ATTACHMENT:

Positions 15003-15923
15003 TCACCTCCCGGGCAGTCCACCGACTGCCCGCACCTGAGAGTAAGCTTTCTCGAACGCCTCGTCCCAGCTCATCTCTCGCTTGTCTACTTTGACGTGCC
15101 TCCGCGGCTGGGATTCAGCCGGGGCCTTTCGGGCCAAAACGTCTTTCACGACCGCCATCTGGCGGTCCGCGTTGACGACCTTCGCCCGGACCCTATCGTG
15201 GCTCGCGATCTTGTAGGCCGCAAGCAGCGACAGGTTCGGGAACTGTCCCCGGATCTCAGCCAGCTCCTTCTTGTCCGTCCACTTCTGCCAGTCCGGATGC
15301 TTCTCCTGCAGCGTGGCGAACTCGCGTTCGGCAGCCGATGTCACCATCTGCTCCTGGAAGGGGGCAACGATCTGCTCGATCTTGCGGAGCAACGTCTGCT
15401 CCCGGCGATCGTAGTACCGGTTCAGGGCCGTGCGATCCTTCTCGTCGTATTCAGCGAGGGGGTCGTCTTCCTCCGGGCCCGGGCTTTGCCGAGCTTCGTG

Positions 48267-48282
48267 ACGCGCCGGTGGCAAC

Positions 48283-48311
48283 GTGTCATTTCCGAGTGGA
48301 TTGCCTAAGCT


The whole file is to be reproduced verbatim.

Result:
Positions 15003-15923
15003 TCACCTCCCGGGCAGTCCACCGACTGCCCGCACCTGAGAGTAAGCTTTCTCGAACGCCTCGTCCCAGCTCATCTCTCGCTTGTCTACTTTGACGTGCC
15101 TCCGCGGCTGGGATTCAGCCGGGGCCTTTCGGGCCAAAACGTCTTTCACGACCGCCATCTGGCGGTCCGCGTTGACGACCTTCGCCCGGACCCTATCGTG
15201 GCTCGCGATCTTGTAGGCCGCAAGCAGCGACAGGTTCGGGAACTGTCCCCGGATCTCAGCCAGCTCCTTCTTGTCCGTCCACTTCTGCCAGTCCGGATGC
15301 TTCTCCTGCAGCGTGGCGAACTCGCGTTCGGCAGCCGATGTCACCATCTGCTCCTGGAAGGGGGCAACGATCTGCTCGATCTTGCGGAGCAACGTCTGCT
15401 CCCGGCGATCGTAGTACCGGTTCAGGGCCGTGCGATCCTTCTCGTCGTATTCAGCGAGGGGGTCGTCTTCCTCCGGGCCCGGGCTTTGCCGAGCTTCGTG

Positions 48267-48282
48267 ACGCGCCGGTGGCAAC

Positions 48283-48311
48283 GTGTCATTTCCGAGTGGA
48301 TTGCCTAAGCT